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Howell v. Wexford Health Source Inc.

United States District Court, S.D. Illinois

August 28, 2019

LARRY HOWELL, Plaintiff,
v.
WEXFORD HEALTH SOURCE INC. and DR. JOHN TROST, Defendants.

          ORDER

          Hon. Reona J. Daly United States Magistrate Judge.

         This matter is now before the Court on Plaintiff's Motion for Leave to File Signature Page to Declaration and Motion to Reconsider the Court's Memorandum and Order Concerning Defendants' Motions for Summary Judgment (Doc. 133). For the reasons set forth below, the Motion is GRANTED IN PART AND DENIED IN PART.

         Plaintiff Larry Howell, an inmate in the custody of the Illinois Department of Corrections (“IDOC”), filed this lawsuit pursuant to 42 U.S.C. § 1983, alleging that his constitutional rights were violated while he was incarcerated at Menard Correctional Center (“Menard”). Following threshold review, Plaintiff was allowed to proceed on the following Counts:

Count 1: Defendants exhibited deliberate indifference toward Plaintiff's serious medical needs, in violation of the Eighth Amendment, when they delayed and/or denied appropriate treatment for his knee injury.
Count 2: Defendants subjected Plaintiff to unconstitutional conditions of confinement at Menard, in violation of the Eighth Amendment, when they placed him in a fifth-floor cell and denied him the use of any assistive medical devices when he was unable to walk.
Count 3: Defendant IDOC violated the Americans with Disabilities Act (“ADA”) and/or Rehabilitation Act when it denied him the use of any assistive medical devices while he was unable to walk, thereby denying him access to meals and medical services.

On April 25, 2019, the Court issued an order granting summary judgment in favor of Defendants Fe Fuentes, Susan Kirk, John Baldwin (official capacity), Clifford Bradley, Kimberly Butler, Salvador Godinez, Louis Shicker, and David Tindall (Doc. 124). Following the Court's summary judgment rulings, Plaintiff is proceeding to trial on Count One against Defendants Dr. Trost and Wexford.

         Plaintiff filed his motion now before the Court on June 10, 2019 (Doc. 133). In his motion, Plaintiff explains the signature page to his Declaration was inadvertently not attached and filed with the Court. As a result, the Court did not consider it in its Order. Plaintiff further asserts that because his response, including his Declaration, was filed under seal, he could not access the Court-filed documents to confirm the inclusion of his signature page.

         Defendants responded to Plaintiff's motion on June 24, 2019 (Doc. 135) and July 1, 2019 (Doc. 138). Defendants object to Plaintiff's request, arguing it would result in substantial prejudice and undue burden. Defendants explain they have dedicated substantial resources to their trial preparation and reconsidering summary judgment may obfuscate such efforts. Defendants further remark that the claims in Plaintiff's Declaration are substantially the same as those contained in Plaintiff's complaint and response to Defendants' motion for summary judgment. Accordingly, Defendants indicate that nothing contained in Plaintiff's Declaration impacts the Court's summary judgment order.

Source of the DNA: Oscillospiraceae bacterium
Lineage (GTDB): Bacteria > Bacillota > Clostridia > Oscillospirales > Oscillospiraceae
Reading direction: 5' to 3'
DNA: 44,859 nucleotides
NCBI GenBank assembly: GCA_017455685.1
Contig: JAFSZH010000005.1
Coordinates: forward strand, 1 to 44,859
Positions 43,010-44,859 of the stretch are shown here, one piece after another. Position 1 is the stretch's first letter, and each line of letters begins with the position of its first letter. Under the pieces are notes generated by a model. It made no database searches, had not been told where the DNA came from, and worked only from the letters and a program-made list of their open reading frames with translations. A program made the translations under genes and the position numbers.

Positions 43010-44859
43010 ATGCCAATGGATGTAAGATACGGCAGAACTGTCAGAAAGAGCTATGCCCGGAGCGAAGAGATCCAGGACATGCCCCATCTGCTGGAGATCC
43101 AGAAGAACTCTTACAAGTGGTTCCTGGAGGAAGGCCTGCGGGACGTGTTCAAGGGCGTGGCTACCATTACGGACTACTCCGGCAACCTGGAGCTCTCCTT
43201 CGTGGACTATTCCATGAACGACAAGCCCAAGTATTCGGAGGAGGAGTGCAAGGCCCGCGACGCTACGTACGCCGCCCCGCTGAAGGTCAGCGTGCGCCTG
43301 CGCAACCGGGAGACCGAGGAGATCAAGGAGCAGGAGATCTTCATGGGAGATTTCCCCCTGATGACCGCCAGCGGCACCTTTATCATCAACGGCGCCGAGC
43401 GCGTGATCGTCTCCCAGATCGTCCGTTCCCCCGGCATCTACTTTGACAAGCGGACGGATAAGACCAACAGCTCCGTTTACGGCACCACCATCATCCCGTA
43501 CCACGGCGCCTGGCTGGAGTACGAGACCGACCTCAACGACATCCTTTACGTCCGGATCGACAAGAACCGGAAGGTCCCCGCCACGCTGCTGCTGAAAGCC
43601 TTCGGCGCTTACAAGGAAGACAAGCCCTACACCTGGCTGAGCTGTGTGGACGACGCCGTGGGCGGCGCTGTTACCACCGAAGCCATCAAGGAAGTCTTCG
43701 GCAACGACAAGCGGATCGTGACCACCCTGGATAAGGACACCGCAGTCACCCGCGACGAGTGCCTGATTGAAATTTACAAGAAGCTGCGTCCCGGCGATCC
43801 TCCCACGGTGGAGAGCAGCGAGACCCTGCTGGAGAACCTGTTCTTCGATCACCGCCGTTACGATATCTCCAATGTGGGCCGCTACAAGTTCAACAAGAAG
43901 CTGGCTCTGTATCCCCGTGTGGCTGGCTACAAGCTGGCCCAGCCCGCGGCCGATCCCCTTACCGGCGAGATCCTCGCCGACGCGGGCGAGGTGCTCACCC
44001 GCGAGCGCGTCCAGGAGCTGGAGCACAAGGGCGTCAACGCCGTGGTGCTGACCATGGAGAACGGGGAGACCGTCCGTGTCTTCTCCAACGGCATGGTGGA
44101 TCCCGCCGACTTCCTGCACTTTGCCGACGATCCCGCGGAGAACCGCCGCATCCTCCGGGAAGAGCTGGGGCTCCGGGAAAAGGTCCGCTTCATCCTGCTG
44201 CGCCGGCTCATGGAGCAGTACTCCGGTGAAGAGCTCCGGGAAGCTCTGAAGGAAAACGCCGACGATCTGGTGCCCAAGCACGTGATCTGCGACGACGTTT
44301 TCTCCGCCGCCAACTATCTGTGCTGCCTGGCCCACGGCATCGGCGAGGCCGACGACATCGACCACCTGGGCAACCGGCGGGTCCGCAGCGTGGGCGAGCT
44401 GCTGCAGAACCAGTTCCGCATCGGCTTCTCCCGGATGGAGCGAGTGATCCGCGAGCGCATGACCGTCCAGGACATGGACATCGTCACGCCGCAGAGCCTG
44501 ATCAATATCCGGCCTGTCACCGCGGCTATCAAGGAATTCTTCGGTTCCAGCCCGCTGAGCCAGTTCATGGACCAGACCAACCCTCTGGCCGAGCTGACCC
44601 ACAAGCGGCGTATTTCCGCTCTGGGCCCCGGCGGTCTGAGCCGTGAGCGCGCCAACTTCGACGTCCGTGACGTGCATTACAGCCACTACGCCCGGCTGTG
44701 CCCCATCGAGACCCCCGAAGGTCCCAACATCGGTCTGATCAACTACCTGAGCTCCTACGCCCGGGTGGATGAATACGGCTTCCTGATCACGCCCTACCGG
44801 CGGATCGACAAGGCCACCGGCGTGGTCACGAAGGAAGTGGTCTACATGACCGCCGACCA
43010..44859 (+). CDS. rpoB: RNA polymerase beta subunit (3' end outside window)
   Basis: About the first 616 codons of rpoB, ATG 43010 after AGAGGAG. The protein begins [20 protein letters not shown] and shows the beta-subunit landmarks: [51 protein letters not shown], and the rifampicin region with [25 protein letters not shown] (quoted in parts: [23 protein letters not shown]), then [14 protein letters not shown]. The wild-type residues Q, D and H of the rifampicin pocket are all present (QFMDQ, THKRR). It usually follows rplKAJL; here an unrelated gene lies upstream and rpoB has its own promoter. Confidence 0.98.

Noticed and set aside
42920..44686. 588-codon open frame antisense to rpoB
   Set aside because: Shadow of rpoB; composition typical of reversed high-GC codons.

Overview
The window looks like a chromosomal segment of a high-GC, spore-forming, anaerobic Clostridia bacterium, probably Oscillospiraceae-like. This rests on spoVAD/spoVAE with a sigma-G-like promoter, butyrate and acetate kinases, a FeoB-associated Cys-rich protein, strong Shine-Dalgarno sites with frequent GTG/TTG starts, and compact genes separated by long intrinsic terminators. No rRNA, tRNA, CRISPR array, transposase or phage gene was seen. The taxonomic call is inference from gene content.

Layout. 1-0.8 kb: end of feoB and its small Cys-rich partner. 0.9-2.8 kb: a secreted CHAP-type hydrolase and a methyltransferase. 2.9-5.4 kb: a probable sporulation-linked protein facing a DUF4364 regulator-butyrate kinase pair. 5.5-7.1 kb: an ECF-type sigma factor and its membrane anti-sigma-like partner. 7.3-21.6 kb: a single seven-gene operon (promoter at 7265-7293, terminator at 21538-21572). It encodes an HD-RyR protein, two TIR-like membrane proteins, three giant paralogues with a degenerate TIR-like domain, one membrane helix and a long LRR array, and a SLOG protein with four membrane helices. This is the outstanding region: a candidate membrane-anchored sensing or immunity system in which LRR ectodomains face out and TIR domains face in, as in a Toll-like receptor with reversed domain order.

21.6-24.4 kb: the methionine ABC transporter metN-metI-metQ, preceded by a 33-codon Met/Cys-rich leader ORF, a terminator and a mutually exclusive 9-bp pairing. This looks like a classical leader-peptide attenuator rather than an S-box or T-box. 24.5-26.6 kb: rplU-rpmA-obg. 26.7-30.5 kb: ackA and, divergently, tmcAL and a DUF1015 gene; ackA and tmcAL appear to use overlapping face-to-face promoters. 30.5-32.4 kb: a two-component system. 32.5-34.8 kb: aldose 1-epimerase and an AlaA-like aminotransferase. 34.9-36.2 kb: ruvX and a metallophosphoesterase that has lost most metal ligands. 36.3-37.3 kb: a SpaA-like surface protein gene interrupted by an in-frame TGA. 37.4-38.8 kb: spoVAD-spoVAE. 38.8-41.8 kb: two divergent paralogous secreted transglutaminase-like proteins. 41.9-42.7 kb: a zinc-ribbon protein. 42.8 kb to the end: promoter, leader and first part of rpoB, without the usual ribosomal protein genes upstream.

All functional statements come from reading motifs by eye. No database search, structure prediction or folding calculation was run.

Plaintiff's request for leave to file his signature page to his Declaration is GRANTED. Plaintiff shall file his signature page by separate docket entry, linked to his responses to Defendants' summary judgment motions at Docs. 106 and 107, by August 30, 2019.

         Although Plaintiff does not specify which Federal Rule his motion to reconsider is brought pursuant to, the Court finds it to be a motion under Federal Rule of Civil Procedure 60(b). Rule 60(b) permits relief from a judgment for a number of reasons including mistake, fraud, misrepresentation, or misconduct by an opposing party, or “any other reason that justifies relief.” Fed.R.Civ.P. 60(b). It is an extraordinary remedy and is only granted in exceptional circumstances. United States v. 8136 S. Dobson St., Chicago Ill., 125 F.3d 1076, 1082 (7th Cir. 1997). Motions under Rule 60(b) must be brought “within a reasonable time.” Fed.R.Civ.P. 60(c). “What constitutes ‘reasonable time' depends upon the facts of each case, taking into consideration the interest in finality, the reason for the delay, the practical ability of the litigant to learn earlier of the grounds relied upon, and the consideration of prejudice if any to other parties.” Kagan v. Caterpillar Tractor Co., 795 F.2d 601, 610 (7th Cir. 1986).

         In consideration of these factors, the Court finds Plaintiff's motion was not filed within a reasonable time. The error Plaintiff seeks to correct was clearly identified on page two of the Court's Order on Defendants' motions for summary judgment (see Doc. 124). Said Order was filed on April 25, 2019. The error Plaintiff seeks to correct is simple and obvious, and he should have sought to rectify it immediately. However, Plaintiff did not file his motion for reconsideration until June 10, 2019 (Doc. 133). In the intervening time, this Court held a final pretrial conference (see Doc. 128), and the parties submitted various materials for trial, including motions in limine and Rule 26 disclosures. Plaintiff failed to address the issue concerning his request for reconsideration with the Court during the final pretrial conference. Thus, the parties have spent considerable time at this point preparing for trial, and Defendants would suffer significant prejudice if the Court were to reconsider its Order.

         Moreover, the Court finds Plaintiff's Declaration does not set forth any new and material information that has not already been addressed and considered by the Court. As such, even if the Court were to reconsider its previous Order, consideration ...


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